Vancouver International Film Festival (VIFF) 2015 at SFU Burnaby
About the Event
The Vancouver International Film Festival and SFU Woodward's Cultural Programs present two free screenings of VIFF films at SFU Burnaby.
1:00 pm (doors at 12:30 pm), October 5, 2015
Like his father before him, Sheikh Rehman has spent a lifetime designing and painting Bollywood film posters for the ancient Alfred Talkies cinema in Mumbai. His huge banners teem with all the energy and action one expects from the films themselves. But times are changing: the Alfred Talkies’ audience is dwindling—a construction boom surrounding the decrepit old cinema is at least partially to blame—and standard plastic posters are becoming the norm…
The father-and-son team of Florian Heinzen-Ziob and Georg Heinzen have fashioned an alternately vibrant and elegiac film that captures the flavours of India with real pungency. It smartly holds focus on the colourful Rehman, a stubborn man who negotiates the roles of artist, guru, comedian and philosopher with equal aplomb. Ensconced in his workshop, which is—incredibly—actually located behind the screen of the Alfred Talkies, a shirtless Rehman paints like an Old Master, plying his trade to a soundtrack of gunshots, curses, fights and romantic interludes issuing from the B-movies playing in the cinema. And like an Old Master, he has his assistants, who are frequently the focus of Rehman’s own curses (but no gunshots, mercifully) for the choice of a wrong colour here or a slapdash figure there… Rehman knows that his is a dying art, but it is in his very refusal to give up that the film’s humanity shines forth: he stands as an example of someone who does something for its own sake—for love, not money.
Three Stories About Love
5:00 pm (doors at 4:30), October 5, 2015
VIFF has screened pretty much everything Hashiguchi Ryosuke has made over the years, and his work has likely given more pleasure to our audiences than any other Japanese director’s. This could well be his crowning achievement: three interwoven tales of individuals learning to cope when love slips through their fingers. It features several well-known character actors (Mitsuishi Ken, Lily Franky, et al.) but its three leads are all relative unknowns, coached in acting by the director before the start of production. The results are spectacular. This is unequivocally the best Japanese film of the year.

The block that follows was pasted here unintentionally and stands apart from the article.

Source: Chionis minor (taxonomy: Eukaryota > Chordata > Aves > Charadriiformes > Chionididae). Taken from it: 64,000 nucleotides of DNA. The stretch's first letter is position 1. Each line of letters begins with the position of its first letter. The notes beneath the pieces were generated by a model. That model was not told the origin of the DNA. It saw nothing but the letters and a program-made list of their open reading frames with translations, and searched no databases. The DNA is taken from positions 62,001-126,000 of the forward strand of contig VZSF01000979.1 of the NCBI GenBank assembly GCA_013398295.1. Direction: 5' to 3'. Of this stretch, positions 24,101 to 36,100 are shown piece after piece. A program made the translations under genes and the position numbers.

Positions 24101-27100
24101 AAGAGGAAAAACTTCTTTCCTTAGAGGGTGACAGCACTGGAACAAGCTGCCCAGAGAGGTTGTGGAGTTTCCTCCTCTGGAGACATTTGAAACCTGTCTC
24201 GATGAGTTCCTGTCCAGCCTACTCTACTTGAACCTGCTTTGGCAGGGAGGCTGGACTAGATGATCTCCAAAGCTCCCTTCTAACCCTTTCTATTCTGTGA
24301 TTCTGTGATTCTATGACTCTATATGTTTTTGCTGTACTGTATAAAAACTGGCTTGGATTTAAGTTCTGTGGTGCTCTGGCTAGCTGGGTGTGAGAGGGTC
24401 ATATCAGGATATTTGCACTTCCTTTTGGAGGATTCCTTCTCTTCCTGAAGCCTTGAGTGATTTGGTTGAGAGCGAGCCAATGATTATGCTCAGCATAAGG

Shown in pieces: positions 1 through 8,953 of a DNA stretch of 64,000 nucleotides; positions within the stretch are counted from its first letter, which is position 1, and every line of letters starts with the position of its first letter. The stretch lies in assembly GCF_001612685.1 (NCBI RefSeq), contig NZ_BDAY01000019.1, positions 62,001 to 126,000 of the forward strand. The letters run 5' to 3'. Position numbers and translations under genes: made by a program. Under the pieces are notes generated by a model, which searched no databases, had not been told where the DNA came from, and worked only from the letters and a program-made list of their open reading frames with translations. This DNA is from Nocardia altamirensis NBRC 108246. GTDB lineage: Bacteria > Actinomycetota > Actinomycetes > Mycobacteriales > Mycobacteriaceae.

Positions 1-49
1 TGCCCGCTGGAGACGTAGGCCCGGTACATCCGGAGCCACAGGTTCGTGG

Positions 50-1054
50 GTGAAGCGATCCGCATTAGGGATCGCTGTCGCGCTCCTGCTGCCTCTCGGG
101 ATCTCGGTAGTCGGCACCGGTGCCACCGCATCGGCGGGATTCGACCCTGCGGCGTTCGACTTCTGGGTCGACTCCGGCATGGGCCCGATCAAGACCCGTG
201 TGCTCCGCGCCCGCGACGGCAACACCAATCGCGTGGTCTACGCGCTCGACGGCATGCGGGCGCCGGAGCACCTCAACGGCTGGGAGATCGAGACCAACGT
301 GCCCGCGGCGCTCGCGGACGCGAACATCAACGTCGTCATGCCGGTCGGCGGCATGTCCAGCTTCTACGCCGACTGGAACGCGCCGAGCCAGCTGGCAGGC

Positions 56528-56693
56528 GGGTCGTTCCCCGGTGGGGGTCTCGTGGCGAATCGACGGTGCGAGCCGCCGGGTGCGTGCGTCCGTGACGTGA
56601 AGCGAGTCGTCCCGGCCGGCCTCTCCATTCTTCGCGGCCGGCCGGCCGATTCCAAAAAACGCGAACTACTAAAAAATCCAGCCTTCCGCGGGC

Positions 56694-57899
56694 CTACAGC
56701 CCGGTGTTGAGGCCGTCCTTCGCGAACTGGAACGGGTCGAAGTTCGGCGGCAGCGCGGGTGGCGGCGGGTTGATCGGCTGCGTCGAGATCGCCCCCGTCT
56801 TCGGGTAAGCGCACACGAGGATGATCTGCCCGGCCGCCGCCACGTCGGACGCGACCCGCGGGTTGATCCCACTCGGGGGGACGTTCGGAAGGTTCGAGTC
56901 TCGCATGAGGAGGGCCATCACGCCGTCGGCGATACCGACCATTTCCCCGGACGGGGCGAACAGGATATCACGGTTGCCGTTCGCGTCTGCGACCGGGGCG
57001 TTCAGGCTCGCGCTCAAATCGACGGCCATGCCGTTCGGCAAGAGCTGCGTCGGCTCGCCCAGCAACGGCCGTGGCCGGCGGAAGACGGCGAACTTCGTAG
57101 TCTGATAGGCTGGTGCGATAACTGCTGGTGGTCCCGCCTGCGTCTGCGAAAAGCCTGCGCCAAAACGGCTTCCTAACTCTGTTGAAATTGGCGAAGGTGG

The protagonists are a bereaved bridge-repairman, an unhappy housewife with creative ambitions and an elite gay lawyer. Their stories are largely separate, but briefly intersect. Nobody will fail to recognize and empathize with the ups and downs in their lives; Hashiguchi says he wanted to give voice to “a sense of loss, frustration and indignation felt by many”—and adds that some of the incidents and emotions are drawn from his own experience. The film is wildly funny in parts, but the overall tone is worldly and very, very wise.
The Vancouver International Film Festival (VIFF), one of North America’s largest film festivals returns September 24 to October 9, 2015. Building on an impressive 2014 edition in which 349 films from 70 countries drew more than 144,000 attendees, VIFF delivers the world’s most spectacular cinema to nine Vancouver screens. Recently named one of the world’s “50 Film Festivals Worth the Entry Fee” by MovieMaker magazine, VIFF offers a number of audience and adjudicated awards with significant cash prizes, including Best Canadian Film and Best BC Film. Attracting a large, attentive and enthusiastic audience the festival remains accessible, friendly and culturally diverse. As the critics say, VIFF is very much a festival “designed for the benefit of people who love films and people who make them.” Entering its 30th year, the VIFF Industry Conference falls during the heart of the festival and features master classes.
Admission is free. No RSVP is required, but seating is limited. First come, first served.
Screening of Original Copy at 1:00 pm (doors at 12:30 pm)
Screening of Three Stories About Love at 5:00 pm (doors open at 4:30 pm)
Co-presented by VIFF and SFU Woodward's Cultural Programs